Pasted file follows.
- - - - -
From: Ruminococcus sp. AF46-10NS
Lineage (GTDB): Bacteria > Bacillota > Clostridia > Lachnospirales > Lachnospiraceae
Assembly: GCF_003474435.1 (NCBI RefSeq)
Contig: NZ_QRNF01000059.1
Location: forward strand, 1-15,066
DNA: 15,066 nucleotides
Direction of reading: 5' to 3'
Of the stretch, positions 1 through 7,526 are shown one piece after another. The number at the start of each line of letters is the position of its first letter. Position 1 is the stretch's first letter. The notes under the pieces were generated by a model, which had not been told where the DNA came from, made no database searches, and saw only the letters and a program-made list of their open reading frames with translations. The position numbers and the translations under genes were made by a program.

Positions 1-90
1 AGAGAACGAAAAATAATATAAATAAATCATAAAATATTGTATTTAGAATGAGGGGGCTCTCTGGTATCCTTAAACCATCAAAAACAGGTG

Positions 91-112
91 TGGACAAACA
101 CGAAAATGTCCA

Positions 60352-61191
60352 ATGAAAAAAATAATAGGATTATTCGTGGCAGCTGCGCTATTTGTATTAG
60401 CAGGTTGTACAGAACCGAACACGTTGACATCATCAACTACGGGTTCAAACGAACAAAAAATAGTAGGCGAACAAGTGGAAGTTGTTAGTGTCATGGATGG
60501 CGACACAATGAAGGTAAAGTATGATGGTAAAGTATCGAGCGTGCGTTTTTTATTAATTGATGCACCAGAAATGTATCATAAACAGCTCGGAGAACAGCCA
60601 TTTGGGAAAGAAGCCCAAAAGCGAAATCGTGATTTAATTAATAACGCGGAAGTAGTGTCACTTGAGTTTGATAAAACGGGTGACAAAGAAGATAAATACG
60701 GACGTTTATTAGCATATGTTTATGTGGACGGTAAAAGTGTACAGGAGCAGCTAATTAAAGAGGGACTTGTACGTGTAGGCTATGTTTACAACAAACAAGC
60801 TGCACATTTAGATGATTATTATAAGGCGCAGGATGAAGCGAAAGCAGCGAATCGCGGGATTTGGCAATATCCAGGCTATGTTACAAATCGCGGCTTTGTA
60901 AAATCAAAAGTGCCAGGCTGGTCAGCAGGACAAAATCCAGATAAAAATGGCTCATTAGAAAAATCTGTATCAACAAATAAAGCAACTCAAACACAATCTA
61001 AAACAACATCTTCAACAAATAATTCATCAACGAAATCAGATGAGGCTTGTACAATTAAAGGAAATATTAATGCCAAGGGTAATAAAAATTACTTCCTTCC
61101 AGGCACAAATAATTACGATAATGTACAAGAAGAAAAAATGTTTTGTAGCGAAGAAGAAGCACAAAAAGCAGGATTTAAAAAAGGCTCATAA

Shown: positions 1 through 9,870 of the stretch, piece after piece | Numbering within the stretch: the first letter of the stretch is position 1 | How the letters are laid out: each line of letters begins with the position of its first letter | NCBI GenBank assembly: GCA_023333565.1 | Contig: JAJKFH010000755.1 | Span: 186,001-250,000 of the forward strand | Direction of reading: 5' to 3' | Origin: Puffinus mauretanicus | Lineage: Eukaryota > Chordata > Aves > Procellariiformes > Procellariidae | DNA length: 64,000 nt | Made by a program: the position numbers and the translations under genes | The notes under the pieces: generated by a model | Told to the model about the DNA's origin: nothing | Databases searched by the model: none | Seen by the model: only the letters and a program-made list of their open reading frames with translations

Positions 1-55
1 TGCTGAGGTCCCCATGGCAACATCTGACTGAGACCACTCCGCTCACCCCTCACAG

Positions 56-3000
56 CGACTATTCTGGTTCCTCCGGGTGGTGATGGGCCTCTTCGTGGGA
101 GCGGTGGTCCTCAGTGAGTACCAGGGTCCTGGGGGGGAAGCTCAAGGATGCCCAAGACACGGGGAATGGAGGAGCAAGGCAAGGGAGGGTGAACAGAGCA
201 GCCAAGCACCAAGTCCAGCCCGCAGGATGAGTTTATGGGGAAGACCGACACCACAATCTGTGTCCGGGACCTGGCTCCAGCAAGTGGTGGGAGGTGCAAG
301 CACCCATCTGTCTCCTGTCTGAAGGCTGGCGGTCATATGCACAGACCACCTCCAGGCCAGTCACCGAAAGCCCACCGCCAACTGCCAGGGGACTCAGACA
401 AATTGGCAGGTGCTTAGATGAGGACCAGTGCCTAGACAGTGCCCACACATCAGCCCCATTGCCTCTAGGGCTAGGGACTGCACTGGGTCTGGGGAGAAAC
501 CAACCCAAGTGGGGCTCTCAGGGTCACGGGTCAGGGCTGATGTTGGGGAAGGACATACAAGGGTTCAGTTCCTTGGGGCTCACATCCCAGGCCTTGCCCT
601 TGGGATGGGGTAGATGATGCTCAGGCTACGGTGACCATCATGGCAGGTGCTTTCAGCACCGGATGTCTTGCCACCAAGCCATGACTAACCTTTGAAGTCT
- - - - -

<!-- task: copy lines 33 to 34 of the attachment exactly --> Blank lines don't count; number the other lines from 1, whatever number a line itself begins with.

501 CAACCCAAGTGGGGCTCTCAGGGTCACGGGTCAGGGCTGATGTTGGGGAAGGACATACAAGGGTTCAGTTCCTTGGGGCTCACATCCCAGGCCTTGCCCT
601 TGGGATGGGGTAGATGATGCTCAGGCTACGGTGACCATCATGGCAGGTGCTTTCAGCACCGGATGTCTTGCCACCAAGCCATGACTAACCTTTGAAGTCT